11. Cross-national differences in clinically significant cannabis problems: epidemiologic evidence from 'cannabis-only' smokers in the United States, Mexico, and Colombia.

    PubMed

    Fiestas, Fabian; Radovanovic, Mirjana; Martins, Silvia S; Medina-Mora, Maria E; Posada-Villa, Jose; Anthony, James C

    2010-03-23

    Epidemiological studies show wide variability in the occurrence of cannabis smoking and related disorders across countries. This study aims to estimate cross-national variation in cannabis users' experience of clinically significant cannabis-related problems in three countries of the Americas, with a focus on cannabis users who may have tried alcohol or tobacco, but who have not used cocaine, heroin, LSD, or other internationally regulated drugs. Data are from the World Mental Health Surveys Initiative and the National Latino and Asian American Study, with probability samples in Mexico (n = 4426), Colombia (n = 5,782) and the United States (USA; n = 8,228). The samples included 212 'cannabis only' users in Mexico, 260 in Colombia and 1,724 in the USA. Conditional GLM with GEE and 'exact' methods were used to estimate variation in the occurrence of clinically significant problems in cannabis only (CO) users across these surveyed populations. The experience of cannabis-related problems was quite infrequent among CO users in these countries, with weighted frequencies ranging from 1% to 5% across survey populations, and with no appreciable cross-national variation in general. CO users in Colombia proved to be an exception. As compared to CO users in the USA, the Colombia smokers were more likely to have experienced cannabis-associated 'social problems' (odds ratio, OR = 3.0; 95% CI = 1.4, 6.3; p = 0.004) and 'legal problems' (OR = 9.7; 95% CI = 2.7, 35.2; p = 0.001). This study's most remarkable finding may be the similarity in occurrence of cannabis-related problems in this cross-national comparison within the Americas. Wide cross-national variations in estimated population-level cumulative incidence of cannabis use disorders may be traced to large differences in cannabis smoking prevalence, rather than qualitative differences in cannabis experiences. More research is needed to identify conditions that might make cannabis-related social and legal problems more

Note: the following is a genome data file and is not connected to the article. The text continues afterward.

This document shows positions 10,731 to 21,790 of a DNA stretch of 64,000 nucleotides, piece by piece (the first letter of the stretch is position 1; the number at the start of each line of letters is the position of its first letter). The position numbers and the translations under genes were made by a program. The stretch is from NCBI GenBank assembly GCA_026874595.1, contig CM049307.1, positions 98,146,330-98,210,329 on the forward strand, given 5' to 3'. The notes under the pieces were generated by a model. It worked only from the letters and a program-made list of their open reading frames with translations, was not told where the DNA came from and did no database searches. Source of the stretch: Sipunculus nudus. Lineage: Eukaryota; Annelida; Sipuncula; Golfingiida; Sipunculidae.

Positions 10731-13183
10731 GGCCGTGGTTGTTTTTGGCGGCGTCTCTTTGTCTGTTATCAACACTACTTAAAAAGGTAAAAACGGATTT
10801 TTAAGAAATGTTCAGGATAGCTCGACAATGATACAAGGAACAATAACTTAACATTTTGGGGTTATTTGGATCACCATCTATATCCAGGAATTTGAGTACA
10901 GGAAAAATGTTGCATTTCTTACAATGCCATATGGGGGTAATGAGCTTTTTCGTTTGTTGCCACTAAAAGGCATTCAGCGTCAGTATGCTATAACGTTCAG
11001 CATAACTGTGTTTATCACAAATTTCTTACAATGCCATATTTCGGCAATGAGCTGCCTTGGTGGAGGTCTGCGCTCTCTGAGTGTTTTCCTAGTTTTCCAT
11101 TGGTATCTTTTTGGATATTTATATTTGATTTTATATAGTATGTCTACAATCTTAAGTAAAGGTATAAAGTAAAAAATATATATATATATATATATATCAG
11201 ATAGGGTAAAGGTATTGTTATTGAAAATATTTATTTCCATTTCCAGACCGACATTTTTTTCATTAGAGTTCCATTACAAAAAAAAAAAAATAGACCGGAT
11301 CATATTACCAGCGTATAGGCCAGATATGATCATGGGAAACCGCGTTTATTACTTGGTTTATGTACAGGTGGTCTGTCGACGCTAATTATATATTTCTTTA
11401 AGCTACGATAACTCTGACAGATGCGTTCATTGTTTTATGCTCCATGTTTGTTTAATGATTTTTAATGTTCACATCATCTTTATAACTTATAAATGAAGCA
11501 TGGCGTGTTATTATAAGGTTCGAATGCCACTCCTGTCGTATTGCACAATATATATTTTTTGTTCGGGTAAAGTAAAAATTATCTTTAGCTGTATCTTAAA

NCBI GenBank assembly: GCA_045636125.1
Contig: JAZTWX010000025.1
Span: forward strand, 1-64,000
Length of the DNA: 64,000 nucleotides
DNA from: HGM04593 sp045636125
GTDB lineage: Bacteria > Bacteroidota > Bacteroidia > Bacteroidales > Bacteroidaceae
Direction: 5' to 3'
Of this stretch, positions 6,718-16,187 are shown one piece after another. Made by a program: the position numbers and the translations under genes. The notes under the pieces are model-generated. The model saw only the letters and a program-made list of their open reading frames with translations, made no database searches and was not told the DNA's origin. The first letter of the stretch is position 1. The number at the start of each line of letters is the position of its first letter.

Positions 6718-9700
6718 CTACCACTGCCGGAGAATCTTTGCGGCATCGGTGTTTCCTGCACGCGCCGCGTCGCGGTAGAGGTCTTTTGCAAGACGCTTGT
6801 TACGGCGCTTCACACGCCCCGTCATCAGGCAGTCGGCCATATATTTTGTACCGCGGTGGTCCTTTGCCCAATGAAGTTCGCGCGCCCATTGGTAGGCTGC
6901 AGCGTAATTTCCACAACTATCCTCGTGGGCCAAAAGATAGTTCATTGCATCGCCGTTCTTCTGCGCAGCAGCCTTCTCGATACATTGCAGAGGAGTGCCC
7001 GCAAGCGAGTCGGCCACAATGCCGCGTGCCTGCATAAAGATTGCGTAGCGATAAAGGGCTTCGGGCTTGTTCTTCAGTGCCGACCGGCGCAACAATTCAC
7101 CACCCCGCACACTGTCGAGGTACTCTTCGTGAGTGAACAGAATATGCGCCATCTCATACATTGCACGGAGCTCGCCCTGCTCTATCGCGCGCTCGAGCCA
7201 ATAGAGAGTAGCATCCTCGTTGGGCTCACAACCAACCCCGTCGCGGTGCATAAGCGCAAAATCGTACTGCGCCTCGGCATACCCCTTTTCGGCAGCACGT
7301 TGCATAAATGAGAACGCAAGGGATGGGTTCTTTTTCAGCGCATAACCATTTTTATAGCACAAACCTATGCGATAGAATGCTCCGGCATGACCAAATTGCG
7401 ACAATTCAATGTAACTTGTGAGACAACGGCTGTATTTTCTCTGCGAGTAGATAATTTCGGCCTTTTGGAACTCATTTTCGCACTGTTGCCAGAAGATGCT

12. Medical Cannabis and the Treatment of Obstructive Sleep Apnea: An American Academy of Sleep Medicine Position Statement

    PubMed Central

    Ramar, Kannan; Rosen, Ilene M.; Kirsch, Douglas B.; Chervin, Ronald D.; Carden, Kelly A.; Aurora, R. Nisha; Kristo, David A.; Malhotra, Raman K.; Martin, Jennifer L.; Olson, Eric J.; Rosen, Carol L.; Rowley, James A.

    2018-01-01

    The diagnosis and effective treatment of obstructive sleep apnea (OSA) in adults is an urgent health priority. Positive airway pressure (PAP) therapy remains the most effective treatment for OSA, although other treatment options continue to be explored. Limited evidence citing small pilot or proof of concept studies suggest that the synthetic medical cannabis extract dronabinol may improve respiratory stability and provide benefit to treat OSA. However, side effects such as somnolence related to treatment were reported in most patients, and the long-term effects on other sleep quality measures, tolerability, and safety are still unknown. Dronabinol is not approved by the United States Food and Drug Administration (FDA) for treatment of OSA, and medical cannabis and synthetic extracts other than dronabinol have not been studied in patients with OSA. The composition of cannabinoids within medical cannabis varies significantly and is not regulated. Synthetic medical cannabis may have differential effects, with variable efficacy and side effects in the treatment of OSA. Therefore, it is the position of the American Academy of Sleep Medicine (AASM) that medical cannabis and/or its synthetic extracts should not be used for the treatment of OSA due to unreliable delivery methods and insufficient evidence of effectiveness, tolerability, and safety. OSA should be excluded from the list of chronic medical conditions for state medical cannabis programs, and patients with OSA should discuss their treatment options with a licensed medical provider at an accredited sleep facility. Further research is needed to understand the functionality of medical cannabis extracts before recommending them as a treatment for OSA. Citation: Ramar K, Rosen IM, Kirsch DB, Chervin RD, Carden KA, Aurora RN, Kristo DA, Malhotra RK, Martin JL, Olson EJ, Rosen CL, Rowley JA; American Academy of Sleep Medicine Board of Directors. Medical cannabis and the treatment of obstructive sleep apnea: an

  13. The pharmacologic and clinical effects of medical cannabis.

    PubMed

    Borgelt, Laura M; Franson, Kari L; Nussbaum, Abraham M; Wang, George S

    2013-02-01